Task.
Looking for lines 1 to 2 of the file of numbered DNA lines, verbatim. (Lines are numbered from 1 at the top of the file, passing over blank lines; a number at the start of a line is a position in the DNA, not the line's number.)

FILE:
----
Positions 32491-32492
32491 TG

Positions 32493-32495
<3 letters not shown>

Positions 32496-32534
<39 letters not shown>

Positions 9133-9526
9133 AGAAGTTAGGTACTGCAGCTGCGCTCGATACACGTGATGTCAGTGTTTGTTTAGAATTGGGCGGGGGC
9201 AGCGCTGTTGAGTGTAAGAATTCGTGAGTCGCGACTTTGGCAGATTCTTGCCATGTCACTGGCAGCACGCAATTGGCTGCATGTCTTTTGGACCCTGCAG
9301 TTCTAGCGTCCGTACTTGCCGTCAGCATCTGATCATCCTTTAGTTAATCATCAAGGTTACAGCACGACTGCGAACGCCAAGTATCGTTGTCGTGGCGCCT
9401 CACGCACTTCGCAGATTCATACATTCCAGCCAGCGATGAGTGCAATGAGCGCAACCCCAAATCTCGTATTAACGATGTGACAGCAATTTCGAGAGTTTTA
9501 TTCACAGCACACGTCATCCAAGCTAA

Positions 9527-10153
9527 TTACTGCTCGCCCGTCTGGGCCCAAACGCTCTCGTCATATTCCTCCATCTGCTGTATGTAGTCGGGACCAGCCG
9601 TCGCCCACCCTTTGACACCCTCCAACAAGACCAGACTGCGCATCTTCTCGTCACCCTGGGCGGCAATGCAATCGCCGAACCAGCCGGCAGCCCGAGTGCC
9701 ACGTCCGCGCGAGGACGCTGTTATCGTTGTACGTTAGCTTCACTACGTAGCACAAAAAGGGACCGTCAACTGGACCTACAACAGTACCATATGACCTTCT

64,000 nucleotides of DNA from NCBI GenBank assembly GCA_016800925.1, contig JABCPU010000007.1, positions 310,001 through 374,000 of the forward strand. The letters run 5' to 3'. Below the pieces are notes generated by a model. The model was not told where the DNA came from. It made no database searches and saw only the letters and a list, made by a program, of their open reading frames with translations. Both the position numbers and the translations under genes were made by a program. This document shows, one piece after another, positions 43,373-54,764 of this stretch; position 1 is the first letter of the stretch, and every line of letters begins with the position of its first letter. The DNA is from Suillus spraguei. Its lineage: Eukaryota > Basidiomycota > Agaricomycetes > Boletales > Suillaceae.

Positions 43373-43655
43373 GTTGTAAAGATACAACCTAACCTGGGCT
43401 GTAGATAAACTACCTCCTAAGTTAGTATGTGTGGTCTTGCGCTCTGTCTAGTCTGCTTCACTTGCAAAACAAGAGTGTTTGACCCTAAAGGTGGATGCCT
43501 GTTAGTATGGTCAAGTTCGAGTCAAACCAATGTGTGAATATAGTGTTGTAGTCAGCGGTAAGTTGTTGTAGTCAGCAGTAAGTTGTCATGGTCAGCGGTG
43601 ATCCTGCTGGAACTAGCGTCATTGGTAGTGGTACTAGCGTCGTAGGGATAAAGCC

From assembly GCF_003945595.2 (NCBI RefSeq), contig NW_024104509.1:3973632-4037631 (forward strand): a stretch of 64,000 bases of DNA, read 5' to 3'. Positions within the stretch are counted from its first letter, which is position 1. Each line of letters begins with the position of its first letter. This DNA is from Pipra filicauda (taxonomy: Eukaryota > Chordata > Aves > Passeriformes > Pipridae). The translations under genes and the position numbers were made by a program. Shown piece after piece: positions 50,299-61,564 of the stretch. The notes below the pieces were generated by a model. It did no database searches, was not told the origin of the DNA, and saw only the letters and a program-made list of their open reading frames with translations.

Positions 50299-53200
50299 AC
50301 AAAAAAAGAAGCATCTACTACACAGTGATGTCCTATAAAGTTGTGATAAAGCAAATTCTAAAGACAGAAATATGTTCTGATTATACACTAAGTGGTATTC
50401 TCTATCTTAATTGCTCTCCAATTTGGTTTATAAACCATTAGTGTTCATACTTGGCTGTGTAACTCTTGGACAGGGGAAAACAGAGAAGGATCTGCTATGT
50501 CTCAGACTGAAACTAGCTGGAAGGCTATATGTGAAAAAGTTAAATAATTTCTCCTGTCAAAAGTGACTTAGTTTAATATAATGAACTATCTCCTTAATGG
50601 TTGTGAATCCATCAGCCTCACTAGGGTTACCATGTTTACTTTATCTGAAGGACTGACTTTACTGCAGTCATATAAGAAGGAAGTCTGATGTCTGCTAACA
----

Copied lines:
Positions 32491-32492
32491 TG